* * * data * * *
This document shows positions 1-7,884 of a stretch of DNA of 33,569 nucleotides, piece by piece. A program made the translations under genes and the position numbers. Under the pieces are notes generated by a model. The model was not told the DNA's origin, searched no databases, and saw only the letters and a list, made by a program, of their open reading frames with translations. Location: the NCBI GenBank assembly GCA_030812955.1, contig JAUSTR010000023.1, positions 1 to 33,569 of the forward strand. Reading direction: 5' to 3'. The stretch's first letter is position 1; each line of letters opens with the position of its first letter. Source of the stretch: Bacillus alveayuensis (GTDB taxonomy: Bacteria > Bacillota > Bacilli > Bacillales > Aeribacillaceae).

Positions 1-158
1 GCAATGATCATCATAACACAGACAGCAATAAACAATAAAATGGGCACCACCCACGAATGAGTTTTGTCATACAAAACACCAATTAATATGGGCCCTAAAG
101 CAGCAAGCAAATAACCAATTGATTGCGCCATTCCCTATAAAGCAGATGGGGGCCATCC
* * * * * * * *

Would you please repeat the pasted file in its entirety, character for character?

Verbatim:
This document shows positions 1-7,884 of a stretch of DNA of 33,569 nucleotides, piece by piece. A program made the translations under genes and the position numbers. Under the pieces are notes generated by a model. The model was not told the DNA's origin, searched no databases, and saw only the letters and a list, made by a program, of their open reading frames with translations. Location: the NCBI GenBank assembly GCA_030812955.1, contig JAUSTR010000023.1, positions 1 to 33,569 of the forward strand. Reading direction: 5' to 3'. The stretch's first letter is position 1; each line of letters opens with the position of its first letter. Source of the stretch: Bacillus alveayuensis (GTDB taxonomy: Bacteria > Bacillota > Bacilli > Bacillales > Aeribacillaceae).

Positions 1-158
1 GCAATGATCATCATAACACAGACAGCAATAAACAATAAAATGGGCACCACCCACGAATGAGTTTTGTCATACAAAACACCAATTAATATGGGCCCTAAAG
101 CAGCAAGCAAATAACCAATTGATTGCGCCATTCCCTATAAAGCAGATGGGGGCCATCC